In 2014, growth has been made but there are new hindrances that stand in the way of Black representation. One problem is in the use of ethnic recasting, make normally white characters and casting them as people of color, which works in theory but has downsides in practice. Another is a form is representation that is not truly representation. Now, instead of creating stories that have black heroes, many stories have biracial characters. Others have characters whose race is not easily clear, or purposefully left undefinable. These characters are then called a
Through a number of important essays, Marleen Barr’s “Afro-Futurism” opens up a conversation about racial autonomy and collective agency in a literary space that seems to have been reluctant to even whisper about such things: namely, Science Fiction. Maybe that is not all that surprising given the genre’s predominantly white(ned?) literary categorization that, while it has no outright barred people-of-color, has not in turn seemed to make any meaningful space for them, either . Indeed, there is such an implicit racial claim of science fiction by White Culture that when a person-of-color is cast in one of the starring roles of a major Science Fiction production – oh, let’s say “Star Wars: The Force Awakens” – that there is a massive outcry and calls for boycott and existential fears of white erasure.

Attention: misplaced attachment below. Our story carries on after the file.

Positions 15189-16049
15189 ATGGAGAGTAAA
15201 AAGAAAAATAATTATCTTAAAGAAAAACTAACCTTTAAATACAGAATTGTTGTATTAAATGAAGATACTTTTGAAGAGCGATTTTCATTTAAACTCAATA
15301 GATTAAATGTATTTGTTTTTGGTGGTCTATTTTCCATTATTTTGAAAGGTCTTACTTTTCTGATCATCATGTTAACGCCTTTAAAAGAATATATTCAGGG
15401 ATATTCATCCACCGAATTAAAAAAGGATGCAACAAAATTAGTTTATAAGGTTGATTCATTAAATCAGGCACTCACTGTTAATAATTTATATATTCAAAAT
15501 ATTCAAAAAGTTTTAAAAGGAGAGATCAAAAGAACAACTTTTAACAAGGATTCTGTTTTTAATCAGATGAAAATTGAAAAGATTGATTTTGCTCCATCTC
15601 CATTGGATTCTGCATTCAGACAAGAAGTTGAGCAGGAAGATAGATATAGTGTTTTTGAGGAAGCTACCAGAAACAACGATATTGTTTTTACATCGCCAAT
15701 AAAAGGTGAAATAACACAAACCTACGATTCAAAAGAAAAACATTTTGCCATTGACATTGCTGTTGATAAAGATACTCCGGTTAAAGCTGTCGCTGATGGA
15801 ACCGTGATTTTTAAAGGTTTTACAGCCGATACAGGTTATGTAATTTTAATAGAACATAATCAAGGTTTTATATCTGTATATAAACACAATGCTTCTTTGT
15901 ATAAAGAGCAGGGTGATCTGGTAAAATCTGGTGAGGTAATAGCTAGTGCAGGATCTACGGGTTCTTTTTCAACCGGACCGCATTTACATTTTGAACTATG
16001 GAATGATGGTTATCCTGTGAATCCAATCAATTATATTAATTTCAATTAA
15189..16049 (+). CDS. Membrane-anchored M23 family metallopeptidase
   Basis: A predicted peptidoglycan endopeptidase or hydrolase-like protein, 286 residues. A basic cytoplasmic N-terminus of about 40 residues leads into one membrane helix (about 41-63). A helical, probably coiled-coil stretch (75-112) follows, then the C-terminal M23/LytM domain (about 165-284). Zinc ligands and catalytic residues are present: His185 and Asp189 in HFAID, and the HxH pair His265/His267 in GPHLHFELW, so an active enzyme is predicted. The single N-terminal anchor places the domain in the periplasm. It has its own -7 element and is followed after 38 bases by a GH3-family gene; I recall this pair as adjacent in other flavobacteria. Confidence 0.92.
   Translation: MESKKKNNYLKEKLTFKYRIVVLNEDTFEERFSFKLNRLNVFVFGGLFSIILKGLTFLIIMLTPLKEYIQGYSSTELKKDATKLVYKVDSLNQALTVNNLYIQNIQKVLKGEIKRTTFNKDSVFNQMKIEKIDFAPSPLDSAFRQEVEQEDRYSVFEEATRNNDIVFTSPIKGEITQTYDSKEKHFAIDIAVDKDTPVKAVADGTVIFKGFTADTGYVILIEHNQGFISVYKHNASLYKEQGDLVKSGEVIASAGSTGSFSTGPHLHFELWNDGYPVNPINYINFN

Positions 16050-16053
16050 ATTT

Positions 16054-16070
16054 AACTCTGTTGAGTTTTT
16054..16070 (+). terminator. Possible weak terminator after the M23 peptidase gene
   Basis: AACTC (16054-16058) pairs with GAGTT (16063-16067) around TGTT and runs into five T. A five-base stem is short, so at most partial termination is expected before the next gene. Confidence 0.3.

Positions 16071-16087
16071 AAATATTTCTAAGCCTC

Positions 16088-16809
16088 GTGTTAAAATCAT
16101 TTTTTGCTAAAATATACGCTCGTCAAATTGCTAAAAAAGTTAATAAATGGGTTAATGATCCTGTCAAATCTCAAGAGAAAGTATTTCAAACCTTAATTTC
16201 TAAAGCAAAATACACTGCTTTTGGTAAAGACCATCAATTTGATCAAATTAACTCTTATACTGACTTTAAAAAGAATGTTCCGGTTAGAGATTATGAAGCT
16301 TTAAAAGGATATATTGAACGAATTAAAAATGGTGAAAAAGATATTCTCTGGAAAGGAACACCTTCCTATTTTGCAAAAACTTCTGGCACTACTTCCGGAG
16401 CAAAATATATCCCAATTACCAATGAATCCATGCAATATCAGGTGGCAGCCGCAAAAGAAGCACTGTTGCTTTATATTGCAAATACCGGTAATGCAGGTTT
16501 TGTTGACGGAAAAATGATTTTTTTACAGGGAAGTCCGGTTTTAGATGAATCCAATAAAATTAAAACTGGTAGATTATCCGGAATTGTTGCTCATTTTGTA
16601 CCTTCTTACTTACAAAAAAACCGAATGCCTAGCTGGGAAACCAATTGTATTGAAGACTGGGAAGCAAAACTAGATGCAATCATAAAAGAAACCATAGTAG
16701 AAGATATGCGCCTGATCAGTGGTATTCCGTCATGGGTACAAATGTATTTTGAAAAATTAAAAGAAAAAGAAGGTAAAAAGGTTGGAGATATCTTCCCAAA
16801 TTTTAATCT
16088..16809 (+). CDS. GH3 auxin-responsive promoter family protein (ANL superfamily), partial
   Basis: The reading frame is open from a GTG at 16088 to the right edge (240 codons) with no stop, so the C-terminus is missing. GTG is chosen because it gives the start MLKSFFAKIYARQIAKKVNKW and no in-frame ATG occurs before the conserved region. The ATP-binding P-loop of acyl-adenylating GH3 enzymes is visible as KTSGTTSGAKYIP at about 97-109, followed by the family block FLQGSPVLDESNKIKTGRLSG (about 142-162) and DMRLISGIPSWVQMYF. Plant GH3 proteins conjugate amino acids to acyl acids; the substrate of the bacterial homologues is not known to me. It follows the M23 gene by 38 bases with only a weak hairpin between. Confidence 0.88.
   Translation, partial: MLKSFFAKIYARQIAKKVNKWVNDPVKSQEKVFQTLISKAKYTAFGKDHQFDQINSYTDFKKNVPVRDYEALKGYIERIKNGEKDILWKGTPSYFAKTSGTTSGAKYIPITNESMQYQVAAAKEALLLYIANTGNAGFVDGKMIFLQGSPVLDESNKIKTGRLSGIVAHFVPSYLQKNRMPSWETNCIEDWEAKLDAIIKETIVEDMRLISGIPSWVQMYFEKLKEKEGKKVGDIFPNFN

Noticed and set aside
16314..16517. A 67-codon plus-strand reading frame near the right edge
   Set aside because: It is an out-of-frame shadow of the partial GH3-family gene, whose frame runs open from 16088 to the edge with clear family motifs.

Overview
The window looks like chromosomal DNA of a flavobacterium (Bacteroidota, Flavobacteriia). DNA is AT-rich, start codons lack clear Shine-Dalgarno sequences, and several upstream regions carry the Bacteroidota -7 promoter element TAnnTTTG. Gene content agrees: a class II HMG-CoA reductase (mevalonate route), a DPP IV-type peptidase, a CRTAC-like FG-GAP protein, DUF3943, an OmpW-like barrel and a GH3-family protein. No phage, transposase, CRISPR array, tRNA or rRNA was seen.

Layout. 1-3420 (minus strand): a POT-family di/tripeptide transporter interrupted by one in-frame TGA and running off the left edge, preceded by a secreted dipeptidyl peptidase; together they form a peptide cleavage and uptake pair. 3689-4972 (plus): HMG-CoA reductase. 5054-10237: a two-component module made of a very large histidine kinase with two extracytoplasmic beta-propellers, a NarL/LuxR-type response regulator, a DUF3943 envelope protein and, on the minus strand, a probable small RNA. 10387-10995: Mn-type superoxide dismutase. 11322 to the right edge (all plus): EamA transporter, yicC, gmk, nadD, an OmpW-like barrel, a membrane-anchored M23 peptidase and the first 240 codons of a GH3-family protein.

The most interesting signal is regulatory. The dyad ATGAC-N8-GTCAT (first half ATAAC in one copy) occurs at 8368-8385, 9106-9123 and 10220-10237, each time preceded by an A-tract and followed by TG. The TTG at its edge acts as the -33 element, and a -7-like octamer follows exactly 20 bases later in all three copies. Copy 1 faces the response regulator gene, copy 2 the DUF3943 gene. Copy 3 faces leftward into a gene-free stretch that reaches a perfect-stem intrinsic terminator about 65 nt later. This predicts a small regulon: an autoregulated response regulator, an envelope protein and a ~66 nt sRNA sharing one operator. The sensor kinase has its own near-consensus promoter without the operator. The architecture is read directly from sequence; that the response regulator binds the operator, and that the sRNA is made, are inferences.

Issues of racism, women discrimination and the corruption of power used to be subtly touched upon or ignored. However they were also viewed differently depending on the era it was brought up in. Yet as time passed by, it seems these issues have become common discussion. This change of significance in how the audience responds and view texts that carry the notions of marginalization can be seen by Joseph Conrad’s ‘Heart of Darkness’ and Arundhati Roy’s
Fiction is, and has always been a mirror for the real life. Therefore, literature, as the artistic tool used to deliver works of fiction, has been parallel to history from past to present. As the ideas evolved, the cultures evolved, and as the cultures evolved, literature evolved. However, there have been times when this evolution had help. In its core, this is what happened in the Renaissance era. As people rediscovered the ideas and cultures of the past civilisations, Middle Ages, in which the evolution of thinking was going backwards, came to an end with a leap in thinking style. People realised they have been stuck at one point because of twisted religion and blind violence between people, and learned to look through individual glasses. These new individual glasses gave huge importance to human, rather than vast kingdoms and large groups, and focused on the core. They moved on from their one-sided viewpoint in life, which was giving the ultimate importance to the afterlife, and gave themselves to discovering